Fundamentally Freund: Kvell, don’t kvetch, on Independence Day

The rush of everyday life, as well as the withering criticism of the media, provide potent distractions, drawing our attention away from the incredible success of the Zionist enterprise.

By
April 21, 2015 20:55
3 minute read.
Israel Air Force planes

People watch Israeli Air Force planes fly over the Mediterranean Sea from a Tel Aviv beach, during an aerial show as part of celebrations for Israel's Independence Day, marking the 66th anniversary of the creation of the state. (photo credit: REUTERS)

 
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As the State of Israel celebrates 67 years since its remarkable rebirth, it is becoming increasingly easy to lose sight of the miraculous times in which we are living.

The rush of everyday life, as well as the withering criticism of the media, provide potent distractions, drawing our attention away from the incredible success of the Zionist enterprise.

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Everyone is so busy kvetching, or complaining, rather than kvelling, or bursting with pride, that we forget what the Jewish people have managed to achieve in such a short span of time here in the Jewish state.

So put aside for the moment any fears you might have about that guy in the White House or the tyrants in Tehran, and ingest the following healthy dose of much-needed patriotic perspective.

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Since 1948, the Jewish population in the Land of Israel has grown nearly tenfold, as millions of immigrants have been absorbed from around the world. Seven decades ago, six million Jews were gassed, burned and slaughtered across Europe. Nowadays, six million Jews reside in the Jewish state, filling the streets of Jerusalem, Tel Aviv, Haifa and elsewhere.

In the blink of an eye, we went from bloodstained Jewish history to blossoming Jewish destiny. If that’s not a miracle, then what is? And speaking of miracles, Israel has made the desert bloom, taken the high-tech world by storm and built a free country amid a sea of despotism, all in less time than it took to construct the Leaning Tower of Pisa (177 years), the Great Wall of China (centuries), or even Washington’s National Cathedral (83 years). Not bad, don’t you think? In the spiritual realm, we have also reached new heights. Israel is now home to more yeshivot than have ever existed at any time in all of Jewish history. On any given day, more Torah is being studied than ever before, more pages of Talmud are being scrutinized, and more Jews are visiting sites such as the Western Wall and the Cave of the Patriarchs.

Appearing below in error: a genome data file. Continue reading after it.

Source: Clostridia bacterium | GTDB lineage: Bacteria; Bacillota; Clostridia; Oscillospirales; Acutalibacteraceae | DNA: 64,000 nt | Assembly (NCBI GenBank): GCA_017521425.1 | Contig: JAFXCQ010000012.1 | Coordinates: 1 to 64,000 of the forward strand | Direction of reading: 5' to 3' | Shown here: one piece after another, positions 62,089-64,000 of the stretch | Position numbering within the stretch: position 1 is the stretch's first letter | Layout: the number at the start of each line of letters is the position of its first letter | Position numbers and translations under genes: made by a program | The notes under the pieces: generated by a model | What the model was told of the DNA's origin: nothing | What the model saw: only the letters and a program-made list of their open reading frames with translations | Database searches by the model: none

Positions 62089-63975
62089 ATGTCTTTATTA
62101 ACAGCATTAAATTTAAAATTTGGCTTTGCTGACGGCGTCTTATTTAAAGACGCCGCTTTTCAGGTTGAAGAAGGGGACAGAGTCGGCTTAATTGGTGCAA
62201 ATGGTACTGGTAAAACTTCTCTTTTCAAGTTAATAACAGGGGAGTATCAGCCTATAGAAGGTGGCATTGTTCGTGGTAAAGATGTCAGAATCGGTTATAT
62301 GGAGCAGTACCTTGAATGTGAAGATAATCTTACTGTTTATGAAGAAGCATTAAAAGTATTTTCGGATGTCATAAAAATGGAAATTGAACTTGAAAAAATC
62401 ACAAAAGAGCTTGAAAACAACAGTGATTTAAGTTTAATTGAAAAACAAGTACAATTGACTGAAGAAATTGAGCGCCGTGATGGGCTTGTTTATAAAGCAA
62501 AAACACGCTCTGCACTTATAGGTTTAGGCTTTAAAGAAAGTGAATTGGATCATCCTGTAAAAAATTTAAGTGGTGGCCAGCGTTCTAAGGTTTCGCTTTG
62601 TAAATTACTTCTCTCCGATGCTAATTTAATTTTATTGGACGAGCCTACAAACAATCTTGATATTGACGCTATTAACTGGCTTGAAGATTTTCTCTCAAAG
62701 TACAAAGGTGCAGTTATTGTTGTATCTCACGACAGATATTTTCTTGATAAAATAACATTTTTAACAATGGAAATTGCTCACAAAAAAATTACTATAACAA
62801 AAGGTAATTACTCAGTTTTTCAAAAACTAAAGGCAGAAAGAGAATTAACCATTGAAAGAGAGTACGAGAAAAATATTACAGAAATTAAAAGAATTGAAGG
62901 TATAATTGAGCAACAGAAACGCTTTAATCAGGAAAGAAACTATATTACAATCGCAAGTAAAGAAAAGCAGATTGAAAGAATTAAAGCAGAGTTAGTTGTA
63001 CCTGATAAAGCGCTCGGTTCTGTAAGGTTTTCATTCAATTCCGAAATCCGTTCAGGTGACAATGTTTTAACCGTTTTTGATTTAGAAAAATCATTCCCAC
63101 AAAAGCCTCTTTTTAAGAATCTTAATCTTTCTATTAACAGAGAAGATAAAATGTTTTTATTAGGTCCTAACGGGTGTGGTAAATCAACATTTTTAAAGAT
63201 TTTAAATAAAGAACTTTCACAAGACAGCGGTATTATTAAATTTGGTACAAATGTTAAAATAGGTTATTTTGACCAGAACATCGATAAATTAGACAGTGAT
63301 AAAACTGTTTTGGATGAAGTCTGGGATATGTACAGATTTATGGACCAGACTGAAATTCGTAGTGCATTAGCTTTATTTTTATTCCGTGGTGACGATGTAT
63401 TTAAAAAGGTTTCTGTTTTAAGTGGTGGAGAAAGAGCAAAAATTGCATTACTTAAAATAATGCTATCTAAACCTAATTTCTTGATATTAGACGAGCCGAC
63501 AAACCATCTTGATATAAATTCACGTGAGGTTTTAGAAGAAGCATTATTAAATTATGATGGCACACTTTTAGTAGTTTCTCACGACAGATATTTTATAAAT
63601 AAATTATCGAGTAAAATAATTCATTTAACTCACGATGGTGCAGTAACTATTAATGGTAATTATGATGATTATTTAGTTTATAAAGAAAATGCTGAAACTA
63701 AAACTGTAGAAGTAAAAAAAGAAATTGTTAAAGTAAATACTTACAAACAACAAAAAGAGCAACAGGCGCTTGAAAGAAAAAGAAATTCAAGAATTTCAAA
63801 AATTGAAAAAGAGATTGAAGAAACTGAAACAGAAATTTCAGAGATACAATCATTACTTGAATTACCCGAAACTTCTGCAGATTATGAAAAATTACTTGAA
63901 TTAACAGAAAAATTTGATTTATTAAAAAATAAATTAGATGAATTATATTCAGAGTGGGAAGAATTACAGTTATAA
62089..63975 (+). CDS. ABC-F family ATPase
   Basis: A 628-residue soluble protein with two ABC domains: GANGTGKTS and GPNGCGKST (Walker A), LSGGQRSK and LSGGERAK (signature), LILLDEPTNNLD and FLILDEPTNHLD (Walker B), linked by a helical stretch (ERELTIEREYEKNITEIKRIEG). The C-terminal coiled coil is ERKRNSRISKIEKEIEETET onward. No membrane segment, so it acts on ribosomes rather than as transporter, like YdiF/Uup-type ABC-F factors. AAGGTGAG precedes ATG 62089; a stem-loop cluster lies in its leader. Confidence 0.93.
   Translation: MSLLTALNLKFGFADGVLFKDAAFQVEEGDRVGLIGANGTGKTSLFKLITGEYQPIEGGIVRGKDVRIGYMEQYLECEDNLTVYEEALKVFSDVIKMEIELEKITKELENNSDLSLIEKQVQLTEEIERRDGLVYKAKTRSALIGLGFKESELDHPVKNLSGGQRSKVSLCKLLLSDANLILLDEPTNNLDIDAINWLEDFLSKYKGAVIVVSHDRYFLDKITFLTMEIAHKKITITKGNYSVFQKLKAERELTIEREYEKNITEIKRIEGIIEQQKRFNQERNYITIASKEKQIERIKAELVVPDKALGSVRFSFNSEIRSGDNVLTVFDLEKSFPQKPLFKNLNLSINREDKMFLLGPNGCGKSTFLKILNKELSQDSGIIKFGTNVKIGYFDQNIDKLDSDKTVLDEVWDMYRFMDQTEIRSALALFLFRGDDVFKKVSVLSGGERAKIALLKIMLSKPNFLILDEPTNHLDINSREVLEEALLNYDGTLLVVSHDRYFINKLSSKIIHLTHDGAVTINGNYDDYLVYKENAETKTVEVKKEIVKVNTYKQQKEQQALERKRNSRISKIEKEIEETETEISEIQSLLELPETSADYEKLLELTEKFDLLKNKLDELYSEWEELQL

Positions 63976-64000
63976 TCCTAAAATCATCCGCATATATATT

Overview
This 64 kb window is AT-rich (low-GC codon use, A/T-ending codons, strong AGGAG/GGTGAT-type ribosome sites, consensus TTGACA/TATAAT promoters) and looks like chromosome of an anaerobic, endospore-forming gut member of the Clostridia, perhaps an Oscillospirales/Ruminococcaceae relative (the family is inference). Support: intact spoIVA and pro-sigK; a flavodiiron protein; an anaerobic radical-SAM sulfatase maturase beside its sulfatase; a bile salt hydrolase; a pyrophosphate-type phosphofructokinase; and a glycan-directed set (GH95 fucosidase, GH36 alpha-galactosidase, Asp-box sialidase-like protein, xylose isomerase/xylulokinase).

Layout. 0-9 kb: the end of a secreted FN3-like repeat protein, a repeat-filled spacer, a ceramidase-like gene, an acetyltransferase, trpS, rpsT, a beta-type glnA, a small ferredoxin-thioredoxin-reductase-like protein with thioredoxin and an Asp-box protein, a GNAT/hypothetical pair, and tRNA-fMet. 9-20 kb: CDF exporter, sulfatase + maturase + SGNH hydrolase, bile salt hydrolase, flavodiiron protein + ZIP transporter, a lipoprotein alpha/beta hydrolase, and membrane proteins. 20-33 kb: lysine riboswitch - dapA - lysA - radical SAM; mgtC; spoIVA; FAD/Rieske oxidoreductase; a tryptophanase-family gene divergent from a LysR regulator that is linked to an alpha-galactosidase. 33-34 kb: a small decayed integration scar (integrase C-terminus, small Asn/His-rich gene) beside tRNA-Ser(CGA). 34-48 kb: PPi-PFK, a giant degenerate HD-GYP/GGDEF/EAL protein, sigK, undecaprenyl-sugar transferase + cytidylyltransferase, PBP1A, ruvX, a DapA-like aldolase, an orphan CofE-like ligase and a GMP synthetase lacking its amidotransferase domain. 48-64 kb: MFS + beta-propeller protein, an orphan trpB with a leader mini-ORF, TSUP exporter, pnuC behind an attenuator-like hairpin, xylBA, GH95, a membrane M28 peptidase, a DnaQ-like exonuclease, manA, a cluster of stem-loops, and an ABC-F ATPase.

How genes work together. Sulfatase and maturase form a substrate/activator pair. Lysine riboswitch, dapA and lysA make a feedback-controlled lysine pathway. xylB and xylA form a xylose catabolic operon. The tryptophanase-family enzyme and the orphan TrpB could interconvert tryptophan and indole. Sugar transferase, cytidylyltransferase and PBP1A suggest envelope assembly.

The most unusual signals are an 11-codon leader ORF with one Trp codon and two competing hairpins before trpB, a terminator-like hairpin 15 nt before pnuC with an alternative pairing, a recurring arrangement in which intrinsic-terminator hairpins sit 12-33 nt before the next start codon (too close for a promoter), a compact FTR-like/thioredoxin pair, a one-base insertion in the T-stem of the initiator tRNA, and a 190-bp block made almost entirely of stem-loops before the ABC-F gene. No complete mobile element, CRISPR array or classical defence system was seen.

Indeed, in just about every field imaginable, be it literature or music, theater or the arts, Jewish creativity in Israel is at an unprecedented level.

Back in February 1896, Theodor Herzl wrote the following in his book, Der Judenstaat (The Jewish State): “The Jews who will it shall achieve their state. We shall live at last as free men on our own soil, and in our own homes peacefully die. The world will be liberated by our freedom...enriched by our wealth, magnified by our greatness.

And whatever we attempt there for our own benefit will redound mightily and beneficially to the good of all mankind.”

We are closer than ever to fulfilling that noble goal.

Sure, there are numerous problems and challenges at home and abroad, and no one in their right mind would deny that much work remains to be done.

But we cannot and must not allow the difficulties to drag us down or overwhelm our sense of appreciation for the gift that God has given us by restoring Jewish sovereignty.

In this connection, it is worth recalling a very special story about the “Tzaddik of Jerusalem,” Rabbi Aryeh Levin, and Dr. Hillel Seidman, the Yiddish writer and journalist who survived the Warsaw Ghetto.

The year was 1949 and Dr. Seidman was visiting Israel. On the eve of Independence Day, he ventured out into the streets of Jerusalem together with his wife to see the crowds who were celebrating the birth of the Jewish state.

“I was surprised,” Dr. Seidman recounted to author Simcha Raz, “to bump into Rabbi Aryeh dancing with youth in the city streets.” At the time, Rabbi Levin was 64 years old. “His face,” Dr. Seidman said, “beamed with joy as he danced with religious fervor.”

Perhaps noticing the wonder on Dr. Seidman’s face, Rabbi Levin told him, “After the sea of tears and the flood of hardships that befell our Jewish brethren in the Holocaust, we finally have the good fortune to see Jewish children dancing with joy in their hearts. You tell me, isn’t this reason enough for us to give praise and thanksgiving to the Lord of the Universe?” It most certainly is.

Happy Independence Day!

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